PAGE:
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ERIC Number: EJ1115151
Record Type: Journal
Publication Date: 2016-Feb
Pages: 6
Abstractor: ERIC
ISSN: ISSN-0036-8148
Luminous Lighting: In This STEAM Activity, Students Create Wire Sculptures That Light up
Grinnell, Sandie; Angal, Sharon
Science and Children, v53 n6 p54-59 Feb 2016
In a 2012 blog post, John Maeda discusses the idea that while science, technology, engineering, and mathematics (STEM) education plays an important role in innovation, limitations exist when we focus exclusively on STEM. Maeda advocates for the addition of the "A" for Art to the acronym, insisting that the arts promote the creativity and ingenuity necessary for economic progress in our nation. Providing students with opportunities in which they can access all the integrated components of STEAM makes sense: STEAM engages students and results in more permanent learning by allowing them to see how the knowledge and skills are developed and applied across content areas. Situated within Oregon's "Silicon Forest" where high-tech industry abounds, Hillsboro School District's Quatama Elementary School educators have prioritized providing these kinds of opportunities for their students. Because Quatama is a designated STEAM school, students regularly experience integrated STEAM lessons, many of which have been developed through partnerships with the Portland Metro STEM Partnership (PMSP) and the Right Brain Initiative. These organizations have supported Quatama throughout the STEAM-transformation process, offering guidance in determining both student and teacher outcomes, establishing partnerships with local STEM and art professionals, and providing professional development opportunities. This article describes how one collaboration emerging from these partnerships resulted in the development of an instructional unit in which wire sculptures were used to reinforce concepts about electrical circuits. As Quatama teachers continue to participate in these types of collaborative opportunities that put the "A" in STEAM, students are benefited as they develop the creativity and persistence needed for learning in STEM subjects. While the process described was originally used with second-grade students, the article includes recommendations about how the unit can be modified to increase the rigor so that it is appropriate for fourth-grade students. A materials list is included for the activity in the instructional unit.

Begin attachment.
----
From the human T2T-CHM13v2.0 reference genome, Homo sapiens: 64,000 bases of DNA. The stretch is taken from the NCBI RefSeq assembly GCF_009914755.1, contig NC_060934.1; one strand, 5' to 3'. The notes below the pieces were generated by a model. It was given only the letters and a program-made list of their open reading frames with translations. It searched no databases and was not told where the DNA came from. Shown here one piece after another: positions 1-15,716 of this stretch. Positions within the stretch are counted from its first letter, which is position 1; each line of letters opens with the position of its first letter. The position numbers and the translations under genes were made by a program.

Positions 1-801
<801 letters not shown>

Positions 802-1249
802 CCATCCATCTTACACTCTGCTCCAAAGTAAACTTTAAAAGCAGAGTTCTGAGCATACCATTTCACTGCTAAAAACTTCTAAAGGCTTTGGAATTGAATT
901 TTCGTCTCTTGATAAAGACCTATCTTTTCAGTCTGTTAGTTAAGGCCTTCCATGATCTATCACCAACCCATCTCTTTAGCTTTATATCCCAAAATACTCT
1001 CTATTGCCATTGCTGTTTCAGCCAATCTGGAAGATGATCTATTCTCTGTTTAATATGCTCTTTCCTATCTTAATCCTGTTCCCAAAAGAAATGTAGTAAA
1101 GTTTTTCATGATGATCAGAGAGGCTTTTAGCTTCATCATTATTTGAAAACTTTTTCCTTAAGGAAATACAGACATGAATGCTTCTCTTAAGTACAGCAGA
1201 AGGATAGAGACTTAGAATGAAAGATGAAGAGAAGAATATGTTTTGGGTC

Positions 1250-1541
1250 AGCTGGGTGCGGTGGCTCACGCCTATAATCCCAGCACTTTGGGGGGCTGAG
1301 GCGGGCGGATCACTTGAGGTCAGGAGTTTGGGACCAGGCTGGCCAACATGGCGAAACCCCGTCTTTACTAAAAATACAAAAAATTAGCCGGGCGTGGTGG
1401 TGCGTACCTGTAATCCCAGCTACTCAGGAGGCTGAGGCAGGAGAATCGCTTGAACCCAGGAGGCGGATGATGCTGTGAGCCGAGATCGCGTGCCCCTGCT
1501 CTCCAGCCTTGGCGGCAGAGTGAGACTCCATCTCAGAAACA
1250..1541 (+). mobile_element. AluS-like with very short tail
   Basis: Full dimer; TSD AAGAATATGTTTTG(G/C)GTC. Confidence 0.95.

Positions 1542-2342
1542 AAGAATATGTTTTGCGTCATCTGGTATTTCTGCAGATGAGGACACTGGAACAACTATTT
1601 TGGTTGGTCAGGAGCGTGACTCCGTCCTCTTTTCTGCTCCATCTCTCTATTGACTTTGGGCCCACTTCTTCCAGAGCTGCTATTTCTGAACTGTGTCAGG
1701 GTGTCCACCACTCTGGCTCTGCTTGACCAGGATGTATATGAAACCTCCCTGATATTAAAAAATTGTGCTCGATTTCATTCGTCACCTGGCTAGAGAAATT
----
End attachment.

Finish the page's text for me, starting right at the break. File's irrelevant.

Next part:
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Publication Type: Journal Articles; Reports - Descriptive
Education Level: Elementary Education; Grade 2; Primary Education; Early Childhood Education; Grade 4; Intermediate Grades
Audience: Teachers
Language: English
Sponsor: N/A
Authoring Institution: N/A
Identifiers - Location: Oregon
Grant or Contract Numbers: N/A